Enhancing geom_text() and geom_label()

I have defined in package ‘ggpp’ enhanced versions of geom_text() and geom_label() under the names of geom_text_s() and geom_label_s() . The s is for segment, at least it was when I thought of these names. The versions described are included in version 0.5.0.

The idea of better supporting the use of data labels in ggplots is not new. I have been for a long time a user of the repulsive geometries geom_text_repel() and geom_label_repel() from package ‘ggrepel’. I have even contributed some code to ‘ggrepel’.  However, some time back when designing some new position functions, the idea of developing non-repulsive geometries suitable for data labels started growing on me.

Considering data visualization principles, and the philosophy of the grammar of graphics the proliferation of multiple versions of the same aesthetics is to be avoided. Colour and mappings of colours to values using a single scale per plot ensure that there is a single meaning for each value of an aesthetic values. Aesthetics linewidth and linetype can be applied to the border of label boxes provide an approach for highlighting or distinguishing individual data labels, when colour is not available.

In geom_text() transparency set with alpha affects the text while in geom_label() it affects only fill . In geom_label() the colour aesthetics controls at the same time the colour of the text and the line bordering the label; label.size controls the size of the border line, but it is a parameter rather than an aesthetic. This means that it is not possible to use the border width, its abscence or its colour to highlight selected data labels. Lack of support for the linetype aesthetic of the borber, makes it dificult to highlight individual data labels in black and white printing.

I aimed from the start to keep the use of any new geometries simple, and as consistent with the grammar of graphics as possible. The interfaces of geom_text_s() and geom_label_s() are still not stable. However, some features can be considered rather stable: by default they behave (almost?) as the equivalent geometries from ‘ggplot2’. They do not make use of any new aesthetic, they have additional formal parameters instead.

The enhancements are: 1) if used with one of the position functions from ‘ggpp’, which keep the original position, segments are drawn connecting the text or label to the observation. The justification, vjust and hjust and thus the anchoring point of the segment to the text or label are computed automatically based on the direction of displacement. 2) A new formal parameter colour.target makes it possible to select to which elements to apply the mapped colour and to which elements to apply the default colour. 3) Similarly a new formal parameter alpha.target allows similar control of to what elements to apply the mapped alpha values and to which ones the default alpha. Currently supported elements are "text", "segment""box.line" and "box.fill" in any combination, and "box" and "all" as aliases to save typing. 4) Support linewidth and linetype aesthetics in geom_label_s() .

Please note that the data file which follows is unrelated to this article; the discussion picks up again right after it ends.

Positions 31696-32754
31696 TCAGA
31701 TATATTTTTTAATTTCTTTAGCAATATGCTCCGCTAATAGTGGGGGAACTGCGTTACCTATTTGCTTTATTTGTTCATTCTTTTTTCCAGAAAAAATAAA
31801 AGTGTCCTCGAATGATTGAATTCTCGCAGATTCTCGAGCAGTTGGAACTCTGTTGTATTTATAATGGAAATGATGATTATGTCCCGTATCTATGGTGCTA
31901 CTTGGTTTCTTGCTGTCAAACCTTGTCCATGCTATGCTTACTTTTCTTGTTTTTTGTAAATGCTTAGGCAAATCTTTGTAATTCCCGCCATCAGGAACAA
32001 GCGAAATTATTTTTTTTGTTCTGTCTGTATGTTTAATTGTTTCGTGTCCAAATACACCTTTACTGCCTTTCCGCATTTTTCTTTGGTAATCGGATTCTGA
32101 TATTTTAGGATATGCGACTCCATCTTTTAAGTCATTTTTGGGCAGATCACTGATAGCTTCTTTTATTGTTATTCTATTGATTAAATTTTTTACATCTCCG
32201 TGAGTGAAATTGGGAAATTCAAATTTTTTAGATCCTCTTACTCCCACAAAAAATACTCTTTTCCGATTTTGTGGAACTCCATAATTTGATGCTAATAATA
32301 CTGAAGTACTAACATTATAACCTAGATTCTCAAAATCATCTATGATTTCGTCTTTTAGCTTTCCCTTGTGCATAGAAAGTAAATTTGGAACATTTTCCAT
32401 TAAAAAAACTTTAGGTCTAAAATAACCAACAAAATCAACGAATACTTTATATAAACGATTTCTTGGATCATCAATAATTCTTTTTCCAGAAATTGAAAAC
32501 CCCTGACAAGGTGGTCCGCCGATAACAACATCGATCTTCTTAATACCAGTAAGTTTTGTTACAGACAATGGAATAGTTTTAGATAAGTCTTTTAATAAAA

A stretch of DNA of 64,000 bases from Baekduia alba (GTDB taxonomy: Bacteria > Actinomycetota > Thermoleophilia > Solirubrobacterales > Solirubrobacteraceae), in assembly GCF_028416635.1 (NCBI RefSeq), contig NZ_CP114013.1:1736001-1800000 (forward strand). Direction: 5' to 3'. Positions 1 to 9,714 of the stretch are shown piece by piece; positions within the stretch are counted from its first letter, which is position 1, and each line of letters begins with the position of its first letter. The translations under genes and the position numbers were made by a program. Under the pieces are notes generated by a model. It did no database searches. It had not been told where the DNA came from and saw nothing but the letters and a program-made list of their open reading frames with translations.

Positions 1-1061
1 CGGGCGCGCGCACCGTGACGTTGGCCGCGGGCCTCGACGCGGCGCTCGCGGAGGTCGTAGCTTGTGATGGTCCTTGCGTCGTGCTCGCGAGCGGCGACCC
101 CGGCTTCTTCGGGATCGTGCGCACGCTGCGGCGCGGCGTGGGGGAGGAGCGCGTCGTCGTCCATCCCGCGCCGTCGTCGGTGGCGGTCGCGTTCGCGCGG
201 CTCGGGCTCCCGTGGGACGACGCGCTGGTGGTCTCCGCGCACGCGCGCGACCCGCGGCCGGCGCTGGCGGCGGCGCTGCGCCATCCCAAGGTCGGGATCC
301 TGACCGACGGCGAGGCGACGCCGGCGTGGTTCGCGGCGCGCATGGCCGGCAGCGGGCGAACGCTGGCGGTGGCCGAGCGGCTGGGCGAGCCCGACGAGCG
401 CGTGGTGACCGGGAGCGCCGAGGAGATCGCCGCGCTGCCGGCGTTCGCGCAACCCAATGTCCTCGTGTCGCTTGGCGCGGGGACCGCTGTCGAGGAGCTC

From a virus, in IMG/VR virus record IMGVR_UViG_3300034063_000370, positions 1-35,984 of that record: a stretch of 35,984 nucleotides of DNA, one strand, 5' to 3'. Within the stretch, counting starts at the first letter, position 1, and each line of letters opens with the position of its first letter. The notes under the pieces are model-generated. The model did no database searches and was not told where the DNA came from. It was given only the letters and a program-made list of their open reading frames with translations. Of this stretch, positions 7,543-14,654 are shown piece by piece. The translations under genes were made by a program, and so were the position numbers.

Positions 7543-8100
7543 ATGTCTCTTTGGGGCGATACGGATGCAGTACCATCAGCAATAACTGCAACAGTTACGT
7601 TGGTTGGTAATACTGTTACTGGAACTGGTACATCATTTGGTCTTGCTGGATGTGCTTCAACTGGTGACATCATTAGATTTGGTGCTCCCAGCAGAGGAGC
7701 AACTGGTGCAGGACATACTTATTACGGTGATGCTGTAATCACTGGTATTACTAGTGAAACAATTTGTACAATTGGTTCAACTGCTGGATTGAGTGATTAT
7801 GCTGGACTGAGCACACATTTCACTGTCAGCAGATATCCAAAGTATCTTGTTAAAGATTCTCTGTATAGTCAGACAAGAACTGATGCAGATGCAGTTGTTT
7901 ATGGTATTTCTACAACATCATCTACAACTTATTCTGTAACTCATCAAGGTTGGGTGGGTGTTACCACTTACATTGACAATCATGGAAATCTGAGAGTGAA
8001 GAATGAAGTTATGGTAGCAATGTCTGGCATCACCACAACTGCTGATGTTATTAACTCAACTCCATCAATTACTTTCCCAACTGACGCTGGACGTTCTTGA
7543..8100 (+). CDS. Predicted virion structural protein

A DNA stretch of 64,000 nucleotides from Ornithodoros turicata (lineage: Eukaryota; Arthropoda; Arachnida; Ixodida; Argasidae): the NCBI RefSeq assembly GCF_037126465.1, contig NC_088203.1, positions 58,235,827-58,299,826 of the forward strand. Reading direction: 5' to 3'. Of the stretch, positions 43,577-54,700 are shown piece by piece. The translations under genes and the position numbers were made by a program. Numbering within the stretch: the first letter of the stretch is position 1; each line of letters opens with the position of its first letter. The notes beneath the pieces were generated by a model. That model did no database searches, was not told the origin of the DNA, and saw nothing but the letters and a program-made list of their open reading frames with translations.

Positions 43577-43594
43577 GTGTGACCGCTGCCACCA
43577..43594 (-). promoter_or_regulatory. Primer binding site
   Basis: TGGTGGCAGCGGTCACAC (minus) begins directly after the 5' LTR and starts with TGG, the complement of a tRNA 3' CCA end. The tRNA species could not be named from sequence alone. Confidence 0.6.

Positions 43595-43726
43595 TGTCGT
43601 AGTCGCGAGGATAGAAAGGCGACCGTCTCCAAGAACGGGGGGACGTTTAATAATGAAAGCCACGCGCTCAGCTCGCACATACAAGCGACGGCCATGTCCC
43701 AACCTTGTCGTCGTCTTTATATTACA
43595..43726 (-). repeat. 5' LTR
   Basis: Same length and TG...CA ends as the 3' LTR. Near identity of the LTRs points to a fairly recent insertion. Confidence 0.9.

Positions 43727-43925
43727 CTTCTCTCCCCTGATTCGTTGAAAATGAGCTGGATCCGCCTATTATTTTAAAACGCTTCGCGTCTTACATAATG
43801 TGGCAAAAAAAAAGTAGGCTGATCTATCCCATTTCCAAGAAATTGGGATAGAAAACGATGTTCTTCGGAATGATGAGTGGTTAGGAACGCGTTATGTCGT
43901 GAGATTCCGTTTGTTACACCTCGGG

The use of segments or arrows to make clear to which data observation data labels are linked is frequent except in very sparse clouds of observations. Using by default automatic justification based on the direction of displacement by nudging, dodging, etc., to select the anchor point ensures that short segments will not cause difficulties even with long text labels. Of course, the vjust and hjust aesthetics otherwise work as usual when overridden with the usual values.

In this example using geom_label_s() , intead of applying colour aesthetic to the text, we apply it to the box border and the arrows. (The default legend still needs improvement.)

A second example using geom_text_s() we apply the colour aesthetic to both the text and arrows.

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About Pedro J. Aphalo

I am a senior university lecturer in physiological plant ecology and principal investigator at the Faculty of Biological and Environmental Sciences of the University of Helsinki.

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